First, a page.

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    You are in: Home / Community Forums / Asian Cooking / ZWT9~ Rice Farming Challenge
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    ZWT9~ Rice Farming Challenge

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    Annacia
    Tue Aug 20, 2013 11:15 am
    Forum Host


    Life on a Rice Paddy in Vietnam


    1st day

    We arrived at our host family's home in the late afternoon, we were tired from traveling but our hosts had made a delicious dinner ready for us.

    Vietnamese Tamarind Pork Stir-Fry


    After dinner, the father explained to us the rice season in the Mekong Delta. Popularly known as the "Rice Bowl" of Vietnam.

    In Vietnam life revolves around the rice seasons.



    The rice-planting season in Vietnam usually starts in May. Around this time, showers signal the approaching end of the dry season, and farmers once more prepare for rice planting as one annual cycle ends and another begins.

    Since most farmers have to wait for seasonal rain to plant their annual rice crop, they are at times faced with difficulties from drought, so there might not be enough rainfall for crop growing. Farmers solve this problem by digging canals to channel water into their rice fields. Sometimes technology like the water wheel is used.



    The rice field mud walls are designed to keep the water in the paddies. By breaking holes in these mud walls, water may be moved down from higher fields to irrigate lower ones.

    Once the seedlings are planted, they are later transplanted at a greater distance apart, almost always a uniquely backbreaking operation.



    The rice then enjoys the rainfall during the green season through to around September. The rice turns from emerald, to a darker green and finally to dry gold under the strong sun.

    By late November, it is ready to be harvested. Each morning, farmers go into the fields with sickles to harvest their crop. The cut rice is spread on the fields to dry for several days before being bundled into sheaves and taken to the family compound where it is threshed, and may then be milled.

    We were so happy to learn how rice is grown and couldn't wait for the next day.

    2nd Day

    The day began with a gathering of all the rice producing families in this region getting together to celebrate the beginning of Harvest. They had a ceremonial parade and other festivities.



    3rd Day

    By the next morning we had the hang of the whole process. The motion goes something like this: a hand sweep grabbing the top 8 inches of aged harvest rice, a clinch, and then a firm taut grouping matched with the flick of the hook. The motion ends with the rice thrown in piles in front of the harvesters.



    Lunch today was Lemongrass Chicken #460444



    4th Day

    We helped out on the other end of harvest. Threshing and Milling



    5th Day

    We helped out with the family garden
    and the chickens.





    6th Day

    Our host family decided to take us to Ho Chi Minh City for the day. It was like another world after the rice paddies.

    A must visit stop was Ben Thanh Market.



    You can get anything you want at Ben Thanh Market. From freshly ground coffee to weird smelling foods to knock-off watches to t-shirts plastered with Uncle Ho’s face to Vietnamese souvenirs, Ben Thanh has it all. And bargaining is a must. Even if you’re not in the mood for shopping, it’s fun to wander through the narrow alleys (undercover – Ben Thanh is an indoor market) just looking as you’re bombarded with calls of “Pretty lady, where you from?”. Our host family warned us that the shop owners can be quite pushy and will grab your arm and hold on, preventing you from moving off. We were taught that a polite but firm “no thanks” before moving off will get you out of trouble.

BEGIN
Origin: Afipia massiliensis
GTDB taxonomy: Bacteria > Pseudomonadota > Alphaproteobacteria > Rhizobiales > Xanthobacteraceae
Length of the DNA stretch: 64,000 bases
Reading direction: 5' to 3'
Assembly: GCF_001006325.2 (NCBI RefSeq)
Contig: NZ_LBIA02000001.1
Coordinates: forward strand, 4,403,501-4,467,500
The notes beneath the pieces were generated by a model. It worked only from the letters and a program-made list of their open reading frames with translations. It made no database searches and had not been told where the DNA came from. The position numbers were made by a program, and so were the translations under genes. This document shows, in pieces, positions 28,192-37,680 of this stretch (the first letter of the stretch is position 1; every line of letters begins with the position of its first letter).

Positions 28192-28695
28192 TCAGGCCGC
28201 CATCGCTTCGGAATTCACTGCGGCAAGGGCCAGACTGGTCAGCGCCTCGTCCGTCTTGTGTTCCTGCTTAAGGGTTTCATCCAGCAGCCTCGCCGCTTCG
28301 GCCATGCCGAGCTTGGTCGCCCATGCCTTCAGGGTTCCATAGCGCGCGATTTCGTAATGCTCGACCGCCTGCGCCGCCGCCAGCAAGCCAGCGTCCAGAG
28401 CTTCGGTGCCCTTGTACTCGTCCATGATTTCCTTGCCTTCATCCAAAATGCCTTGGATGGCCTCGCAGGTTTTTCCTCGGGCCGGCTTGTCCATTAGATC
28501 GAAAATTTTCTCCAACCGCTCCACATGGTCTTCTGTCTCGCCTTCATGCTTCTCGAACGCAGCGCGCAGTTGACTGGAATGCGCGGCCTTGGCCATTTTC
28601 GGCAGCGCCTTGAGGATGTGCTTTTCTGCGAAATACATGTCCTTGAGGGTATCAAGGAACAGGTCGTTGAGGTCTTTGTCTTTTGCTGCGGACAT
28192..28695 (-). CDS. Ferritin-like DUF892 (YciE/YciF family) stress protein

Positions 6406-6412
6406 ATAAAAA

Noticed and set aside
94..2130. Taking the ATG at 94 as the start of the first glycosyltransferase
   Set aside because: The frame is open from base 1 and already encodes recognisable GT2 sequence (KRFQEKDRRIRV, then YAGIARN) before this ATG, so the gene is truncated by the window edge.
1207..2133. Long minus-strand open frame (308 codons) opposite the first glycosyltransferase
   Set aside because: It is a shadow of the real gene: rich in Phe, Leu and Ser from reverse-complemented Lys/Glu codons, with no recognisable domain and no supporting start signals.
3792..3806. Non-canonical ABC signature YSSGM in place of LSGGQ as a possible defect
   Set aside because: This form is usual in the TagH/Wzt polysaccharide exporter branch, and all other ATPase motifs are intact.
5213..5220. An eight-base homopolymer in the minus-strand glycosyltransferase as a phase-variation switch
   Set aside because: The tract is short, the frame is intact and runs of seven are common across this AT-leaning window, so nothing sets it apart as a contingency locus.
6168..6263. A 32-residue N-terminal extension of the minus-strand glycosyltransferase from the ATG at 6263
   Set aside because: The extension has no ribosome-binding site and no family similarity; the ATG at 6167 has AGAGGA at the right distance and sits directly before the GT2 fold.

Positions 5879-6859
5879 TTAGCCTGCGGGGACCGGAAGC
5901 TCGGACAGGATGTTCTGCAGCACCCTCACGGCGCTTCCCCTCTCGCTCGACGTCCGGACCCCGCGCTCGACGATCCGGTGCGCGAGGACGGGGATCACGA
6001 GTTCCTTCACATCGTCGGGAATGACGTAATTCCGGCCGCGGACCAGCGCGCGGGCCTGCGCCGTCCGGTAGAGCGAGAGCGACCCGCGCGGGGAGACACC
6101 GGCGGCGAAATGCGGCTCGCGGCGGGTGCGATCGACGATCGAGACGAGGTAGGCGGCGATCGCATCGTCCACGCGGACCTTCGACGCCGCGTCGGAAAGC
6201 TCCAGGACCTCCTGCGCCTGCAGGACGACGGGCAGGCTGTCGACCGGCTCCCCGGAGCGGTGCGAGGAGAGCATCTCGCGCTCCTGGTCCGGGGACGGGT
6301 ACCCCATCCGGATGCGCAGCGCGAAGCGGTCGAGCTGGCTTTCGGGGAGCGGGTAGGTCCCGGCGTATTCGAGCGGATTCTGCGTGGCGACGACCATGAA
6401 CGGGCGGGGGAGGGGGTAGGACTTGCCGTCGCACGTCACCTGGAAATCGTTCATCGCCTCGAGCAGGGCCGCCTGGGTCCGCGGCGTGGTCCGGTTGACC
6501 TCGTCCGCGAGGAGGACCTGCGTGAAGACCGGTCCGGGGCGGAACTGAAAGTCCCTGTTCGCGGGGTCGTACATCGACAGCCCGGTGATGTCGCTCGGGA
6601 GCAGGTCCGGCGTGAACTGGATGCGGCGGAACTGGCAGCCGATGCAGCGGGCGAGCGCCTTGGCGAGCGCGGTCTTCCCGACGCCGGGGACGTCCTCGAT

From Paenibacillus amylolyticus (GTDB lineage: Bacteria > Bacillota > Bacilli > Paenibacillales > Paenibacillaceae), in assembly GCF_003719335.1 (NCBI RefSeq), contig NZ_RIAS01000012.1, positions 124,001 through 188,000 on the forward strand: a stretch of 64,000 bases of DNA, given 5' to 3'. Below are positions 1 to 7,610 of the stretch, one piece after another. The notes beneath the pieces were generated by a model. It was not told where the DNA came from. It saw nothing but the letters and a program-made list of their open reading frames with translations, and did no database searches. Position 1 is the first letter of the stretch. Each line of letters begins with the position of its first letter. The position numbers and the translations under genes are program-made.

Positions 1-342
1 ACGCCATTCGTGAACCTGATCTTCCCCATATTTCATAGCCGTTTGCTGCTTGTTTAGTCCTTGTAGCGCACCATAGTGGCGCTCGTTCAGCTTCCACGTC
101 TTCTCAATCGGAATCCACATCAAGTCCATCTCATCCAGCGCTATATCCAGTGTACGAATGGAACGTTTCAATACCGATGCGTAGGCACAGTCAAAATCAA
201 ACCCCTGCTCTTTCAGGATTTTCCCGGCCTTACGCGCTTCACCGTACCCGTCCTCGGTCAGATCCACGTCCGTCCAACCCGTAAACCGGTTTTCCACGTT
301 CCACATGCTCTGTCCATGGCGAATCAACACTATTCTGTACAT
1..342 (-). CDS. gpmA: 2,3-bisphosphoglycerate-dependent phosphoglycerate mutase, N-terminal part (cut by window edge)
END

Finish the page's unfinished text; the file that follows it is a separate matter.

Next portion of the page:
After escaping the market we went to visit Ho Chi Minh City Zoo and Botanical Gardens.

    lovely gardens - Picture of Zoo and Botanical Gardens, Ho Chi Minh City
    This photo of Zoo and Botanical Gardens is courtesy of TripAdvisor

    Pictures of Zoo and Botanical Gardens - Attraction Photos
    This photo of Zoo and Botanical Gardens is courtesy of TripAdvisor

    Pictures of Zoo and Botanical Gardens - Attraction Photos
    This photo of Zoo and Botanical Gardens is courtesy of TripAdvisor

    Pictures of Zoo and Botanical Gardens - Attraction Photos
    This photo of Zoo and Botanical Gardens is courtesy of TripAdvisor

    Pictures of Zoo and Botanical Gardens - Attraction Photos
    This photo of Zoo and Botanical Gardens is courtesy of TripAdvisor

    Pictures of Zoo and Botanical Gardens - Attraction Photos
    This photo of Zoo and Botanical Gardens is courtesy of TripAdvisor

    Pictures of Zoo and Botanical Gardens - Attraction Photos
    This photo of Zoo and Botanical Gardens is courtesy of TripAdvisor

    Pictures of Zoo and Botanical Gardens - Attraction Photos
    This photo of Zoo and Botanical Gardens is courtesy of TripAdvisor


    7th Day


    Our last day started out really early with a great breakfast.

    Our hosts served us Iced Coffee {ca Phe Vietnam] #387691



    and Poached Eggs on Asiatic Bed #267428




    After breakfast we said our good-byes and told our host family, if they ever got to Canada they were welcome to stay at our house and learn all about the Canadian prairie farming.
    Mikekey
    Tue Aug 20, 2013 4:30 pm
    Food.com Groupie


    I will be doing this challenge-Cambodia.
    Mikekey
    Tue Aug 20, 2013 7:26 pm
    Food.com Groupie